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Talking TogetherPublic Deliberation and Political Participation in America$
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Lawrence R. Jacobs, Fay Lomax Cook, and Michael X. Delli Carpini

Print publication date: 2009

Print ISBN-13: 9780226389868

Published to Chicago Scholarship Online: March 2013

DOI: 10.7208/chicago/9780226389899.001.0001

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How Do Americans Deliberate?

How Do Americans Deliberate?

(p.64) Four How Do Americans Deliberate?
Talking Together
University of Chicago Press

Understanding how much public deliberation is occurring in the United States and who is into discursive participation is critical. Equally important is the quality of the deliberative experience itself. What do the millions of Americans who report attending civic forums actually do, think, and feel during these meetings? Do deliberators perceive their fellow interlocutors as tolerant or as trampling on the viewpoints, interests, and values of individuals who are in the minority? Evaluating these and other questions about public talk requires an in-depth understanding of the actual experience of deliberators—the Americans we refer to as “street-level deliberators.” This chapter examines how Americans deliberate, with a particular focus on face-to-face forums and street-level deliberators. The survey provides strong evidence of a decisive tendency toward inclusive, reason-based, and agreement-oriented discourse. There are, however, some notable contradictions of the democratic expectations of deliberationists. For example, participants in civic forums tend to be drawn from somewhat higher levels of income and education, and to perceive other participants as more active than themselves.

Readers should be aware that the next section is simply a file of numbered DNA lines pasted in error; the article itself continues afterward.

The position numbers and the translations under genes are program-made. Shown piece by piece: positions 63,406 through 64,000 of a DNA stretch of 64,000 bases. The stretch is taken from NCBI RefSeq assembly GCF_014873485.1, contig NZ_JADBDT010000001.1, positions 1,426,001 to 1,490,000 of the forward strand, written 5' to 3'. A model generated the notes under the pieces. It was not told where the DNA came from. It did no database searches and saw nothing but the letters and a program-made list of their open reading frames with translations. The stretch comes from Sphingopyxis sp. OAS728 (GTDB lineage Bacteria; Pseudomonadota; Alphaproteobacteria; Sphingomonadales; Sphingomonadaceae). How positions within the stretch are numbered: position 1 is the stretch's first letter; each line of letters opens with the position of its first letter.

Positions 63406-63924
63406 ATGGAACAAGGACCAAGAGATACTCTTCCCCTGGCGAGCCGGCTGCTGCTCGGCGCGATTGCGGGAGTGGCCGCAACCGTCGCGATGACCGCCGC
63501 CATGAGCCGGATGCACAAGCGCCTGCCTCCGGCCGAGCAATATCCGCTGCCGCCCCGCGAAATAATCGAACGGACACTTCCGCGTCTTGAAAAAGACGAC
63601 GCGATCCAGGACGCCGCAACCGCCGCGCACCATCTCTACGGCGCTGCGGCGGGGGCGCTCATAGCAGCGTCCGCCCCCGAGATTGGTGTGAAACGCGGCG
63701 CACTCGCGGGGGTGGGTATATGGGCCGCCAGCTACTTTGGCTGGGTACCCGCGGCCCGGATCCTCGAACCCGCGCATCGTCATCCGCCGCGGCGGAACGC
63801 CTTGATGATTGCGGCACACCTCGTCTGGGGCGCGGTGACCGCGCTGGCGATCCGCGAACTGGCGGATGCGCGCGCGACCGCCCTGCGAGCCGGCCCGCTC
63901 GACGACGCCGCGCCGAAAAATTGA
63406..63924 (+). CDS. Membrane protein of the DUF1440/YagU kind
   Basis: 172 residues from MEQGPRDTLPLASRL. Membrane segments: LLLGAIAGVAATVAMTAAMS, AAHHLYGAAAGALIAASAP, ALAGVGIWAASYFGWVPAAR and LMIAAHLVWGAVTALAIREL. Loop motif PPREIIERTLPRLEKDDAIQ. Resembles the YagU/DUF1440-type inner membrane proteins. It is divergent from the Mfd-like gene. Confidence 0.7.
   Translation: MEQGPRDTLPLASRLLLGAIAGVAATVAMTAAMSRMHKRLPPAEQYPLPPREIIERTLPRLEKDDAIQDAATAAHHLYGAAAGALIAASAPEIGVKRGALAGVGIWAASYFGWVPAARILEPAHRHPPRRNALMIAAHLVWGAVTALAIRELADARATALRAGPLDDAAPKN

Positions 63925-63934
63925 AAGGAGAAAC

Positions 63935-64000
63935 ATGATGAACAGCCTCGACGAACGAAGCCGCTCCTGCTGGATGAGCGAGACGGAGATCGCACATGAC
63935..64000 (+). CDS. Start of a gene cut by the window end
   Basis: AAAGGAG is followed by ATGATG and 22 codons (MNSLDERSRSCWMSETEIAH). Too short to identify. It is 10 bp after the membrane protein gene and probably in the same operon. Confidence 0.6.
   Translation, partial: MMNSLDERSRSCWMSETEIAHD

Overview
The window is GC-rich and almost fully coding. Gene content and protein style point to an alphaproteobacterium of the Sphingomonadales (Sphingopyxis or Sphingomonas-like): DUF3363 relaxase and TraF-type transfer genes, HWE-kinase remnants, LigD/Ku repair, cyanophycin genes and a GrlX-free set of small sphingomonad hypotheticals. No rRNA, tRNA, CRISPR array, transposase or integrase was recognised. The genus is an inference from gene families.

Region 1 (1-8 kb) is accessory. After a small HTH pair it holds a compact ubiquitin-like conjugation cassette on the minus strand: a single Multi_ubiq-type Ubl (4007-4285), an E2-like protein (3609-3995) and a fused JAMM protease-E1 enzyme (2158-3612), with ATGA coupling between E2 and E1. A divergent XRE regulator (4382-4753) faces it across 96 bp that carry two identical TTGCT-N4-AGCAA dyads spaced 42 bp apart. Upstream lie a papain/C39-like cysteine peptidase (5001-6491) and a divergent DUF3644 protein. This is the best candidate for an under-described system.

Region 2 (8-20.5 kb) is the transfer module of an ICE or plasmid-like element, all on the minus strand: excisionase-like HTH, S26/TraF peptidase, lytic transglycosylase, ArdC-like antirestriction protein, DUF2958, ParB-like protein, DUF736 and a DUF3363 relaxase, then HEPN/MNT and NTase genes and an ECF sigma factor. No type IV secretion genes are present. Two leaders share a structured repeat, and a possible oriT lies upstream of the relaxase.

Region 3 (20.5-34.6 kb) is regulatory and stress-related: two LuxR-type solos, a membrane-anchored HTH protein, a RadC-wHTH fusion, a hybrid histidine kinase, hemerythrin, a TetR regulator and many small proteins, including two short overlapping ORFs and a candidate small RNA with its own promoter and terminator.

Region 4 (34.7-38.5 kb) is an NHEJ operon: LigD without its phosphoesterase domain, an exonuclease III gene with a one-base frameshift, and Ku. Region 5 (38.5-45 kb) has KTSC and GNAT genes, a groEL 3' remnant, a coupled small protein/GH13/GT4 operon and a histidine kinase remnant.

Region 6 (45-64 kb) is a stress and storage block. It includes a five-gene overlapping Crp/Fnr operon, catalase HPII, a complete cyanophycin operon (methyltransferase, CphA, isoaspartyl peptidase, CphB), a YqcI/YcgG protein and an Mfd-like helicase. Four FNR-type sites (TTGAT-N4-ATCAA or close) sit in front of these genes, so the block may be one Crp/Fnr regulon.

Keywords:   public talk, United States, public deliberation, discursive participation, forums, street-level deliberators, income, education

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